The Review Committee

Once the investigation is complete a review committee consisting of three lawyers is assigned to study the complaint and investigative report. The committee may then dismiss the complaint if it is found to be without merit.

 

If the review committee finds probable cause to believe the lawyer has violated the disciplinary rules the matter becomes public and all records and proceedings are open to anyone.

 

The review committee may informally admonish the lawyer and the matter ends there. If discipline stronger than informal admonition appears warranted the committee may direct the Disciplinary Administrator to prepare a formal complaint. The lawyer is normally given twenty days to respond to the complaint before a hearing is scheduled.

The Hearing Panel

The hearing panel consists of three lawyers, including at least two members of the Board of Discipline. The Disciplinary Administrator's Office presents evidence in support of the formal complaint. The accused lawyer is entitled to representation by counsel and may present witnesses and evidence in defense. The complainant may testify at this hearing.

Forms of Discipline

The hearing panel may find that no violation of the disciplinary rules occurred and dismiss the complaint. It may determine that a minor violation occurred as a result of a mistake rather than an intentional act and may impose informal admonition. In that case the lawyer is summoned before the Disciplinary Administrator, admonished about the violation and warned not to repeat the conduct.

 

If the hearing panel finds that a violation occurred and more serious discipline is warranted, the panel submits to the Kansas Supreme Court a formal report setting forth its factual and legal finding and making recommendations for discipline of the lawyer. Recommended discipline could be public censure, probation with conditions, suspension of the lawyer's license for a specific time period, suspension for a indefinite period or disbarment.

 

Discipline cases submitted to the Supreme Court are processed in the same way as any other appellate case with both sides entitled to present written and oral arguments. In addition, the Supreme Court reviews a transcript of the proceedings before the hearing panel.

 

The Supreme Court need not follow the recommendations of the hearing panel or the Disciplinary Administrator. The Court may determine that no violation occurred or it may impose a different form of Discipline from that recommended by the hearing panel.

 

In Kansas, lawyer discipline is conducted openly, with safeguards built into the system to insure that your complaint will receive full and prompt attention.

 

State and local bar associations cooperate with the Office of the Disciplinary Administrator to investigate complaints filed against lawyer. You may expect the profession as well as the disciplinary system to be genuinely concerned with your complaint.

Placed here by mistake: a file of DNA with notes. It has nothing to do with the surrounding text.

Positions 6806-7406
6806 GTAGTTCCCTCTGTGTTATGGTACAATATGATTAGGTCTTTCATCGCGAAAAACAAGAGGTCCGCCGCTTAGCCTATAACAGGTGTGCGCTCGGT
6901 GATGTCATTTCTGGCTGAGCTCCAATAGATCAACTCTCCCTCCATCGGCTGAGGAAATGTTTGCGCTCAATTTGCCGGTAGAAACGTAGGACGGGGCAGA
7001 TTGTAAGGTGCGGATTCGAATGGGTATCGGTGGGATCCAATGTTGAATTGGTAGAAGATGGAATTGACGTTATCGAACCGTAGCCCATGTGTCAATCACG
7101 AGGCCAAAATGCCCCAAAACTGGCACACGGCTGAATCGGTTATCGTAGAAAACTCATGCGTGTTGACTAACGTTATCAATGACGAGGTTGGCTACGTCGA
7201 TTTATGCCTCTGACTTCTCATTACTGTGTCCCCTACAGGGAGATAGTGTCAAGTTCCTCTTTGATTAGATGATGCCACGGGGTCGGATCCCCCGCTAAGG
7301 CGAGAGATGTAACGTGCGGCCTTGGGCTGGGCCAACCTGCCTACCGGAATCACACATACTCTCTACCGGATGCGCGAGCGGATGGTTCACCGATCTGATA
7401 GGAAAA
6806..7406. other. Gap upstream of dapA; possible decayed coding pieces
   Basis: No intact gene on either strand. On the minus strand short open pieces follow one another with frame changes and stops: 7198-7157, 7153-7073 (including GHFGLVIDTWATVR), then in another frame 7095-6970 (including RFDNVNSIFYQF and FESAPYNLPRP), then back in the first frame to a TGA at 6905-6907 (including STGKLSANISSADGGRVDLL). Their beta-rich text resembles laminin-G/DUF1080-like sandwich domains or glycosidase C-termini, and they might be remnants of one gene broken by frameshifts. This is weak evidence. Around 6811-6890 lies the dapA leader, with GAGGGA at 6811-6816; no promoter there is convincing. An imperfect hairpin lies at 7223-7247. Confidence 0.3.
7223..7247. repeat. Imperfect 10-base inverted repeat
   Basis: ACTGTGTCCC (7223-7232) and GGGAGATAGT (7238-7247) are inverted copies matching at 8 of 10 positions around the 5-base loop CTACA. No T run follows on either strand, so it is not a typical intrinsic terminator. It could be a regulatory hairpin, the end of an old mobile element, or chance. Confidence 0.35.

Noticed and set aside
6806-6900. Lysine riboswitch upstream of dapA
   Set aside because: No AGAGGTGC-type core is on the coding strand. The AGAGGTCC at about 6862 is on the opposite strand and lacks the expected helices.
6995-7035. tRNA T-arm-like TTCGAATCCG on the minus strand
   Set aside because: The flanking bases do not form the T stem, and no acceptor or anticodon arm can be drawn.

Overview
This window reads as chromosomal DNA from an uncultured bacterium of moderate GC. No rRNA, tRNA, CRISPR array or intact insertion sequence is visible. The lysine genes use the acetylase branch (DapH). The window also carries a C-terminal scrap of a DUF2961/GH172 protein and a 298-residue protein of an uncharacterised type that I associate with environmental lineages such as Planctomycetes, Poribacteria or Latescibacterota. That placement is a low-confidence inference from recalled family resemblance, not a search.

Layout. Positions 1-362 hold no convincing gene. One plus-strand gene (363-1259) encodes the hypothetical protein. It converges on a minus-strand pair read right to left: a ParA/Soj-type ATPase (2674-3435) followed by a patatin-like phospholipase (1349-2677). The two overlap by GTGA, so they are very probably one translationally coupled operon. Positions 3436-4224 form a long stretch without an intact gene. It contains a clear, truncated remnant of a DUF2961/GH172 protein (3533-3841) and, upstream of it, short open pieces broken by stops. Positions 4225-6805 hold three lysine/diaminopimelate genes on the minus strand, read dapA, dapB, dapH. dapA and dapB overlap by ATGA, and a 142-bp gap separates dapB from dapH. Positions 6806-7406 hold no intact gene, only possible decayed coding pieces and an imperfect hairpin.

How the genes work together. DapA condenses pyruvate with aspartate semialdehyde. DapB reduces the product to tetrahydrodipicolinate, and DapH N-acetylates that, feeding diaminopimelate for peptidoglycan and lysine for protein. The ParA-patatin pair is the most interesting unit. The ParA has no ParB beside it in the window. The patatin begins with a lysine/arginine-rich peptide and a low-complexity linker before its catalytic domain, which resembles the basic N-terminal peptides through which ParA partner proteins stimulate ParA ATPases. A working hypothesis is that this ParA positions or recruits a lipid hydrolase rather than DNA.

If you have a legal problem or concern and do not have a lawyer call the Kansas Bar Association Lawyer Referral Service toll­-free from anywhere in the state. You will be referred to a local lawyer and the consultation fee will be $3.99 per minute.


Lawyer Referral Service

CALL TOLL FREE: 1-800-928-3111

IN TOPEKA: CALL (785) 234-5696

 

The Disciplinary Administrator has no authority over judges. If you believe a judge in the State of Kansas has violated the code of judicial conduct, you must write:

Commission on Judicial Qualifications

Kansas Judicial Center

301 S.W. Tenth Avenue, Rm. 374

Topeka, Kansas 66612-1507

Telephone: (785) 296-3229


A complaint form is available from the Commission office at the above address. The complaint should identify the conduct or action believed to be improper and should provide specific details and facts. If further information is needed, you will be contacted.

 

The Kansas Supreme Court established the Lawyer's Fund for Client Protection on July 1, 1993, to compensate clients who suffer economic loss as a result of dishonest actions by an active member of the Kansas bar that occurs in the course of a lawyer ­ client relationship. The fund covers most cases in which lawyers have taken for their own use or otherwise misappropriated clients' money or other property entrusted to them. The fund does not have the authority to discipline lawyers, resolve fee disputes, or determine legal malpractice claims. Claim forms are available upon request from:

Client Protection Fund Commission

Kansas Judicial Center

301 S.W. Tenth Avenue, Rm. 374

Topeka, KS 66612-1507

Telephone: (785) 296-3229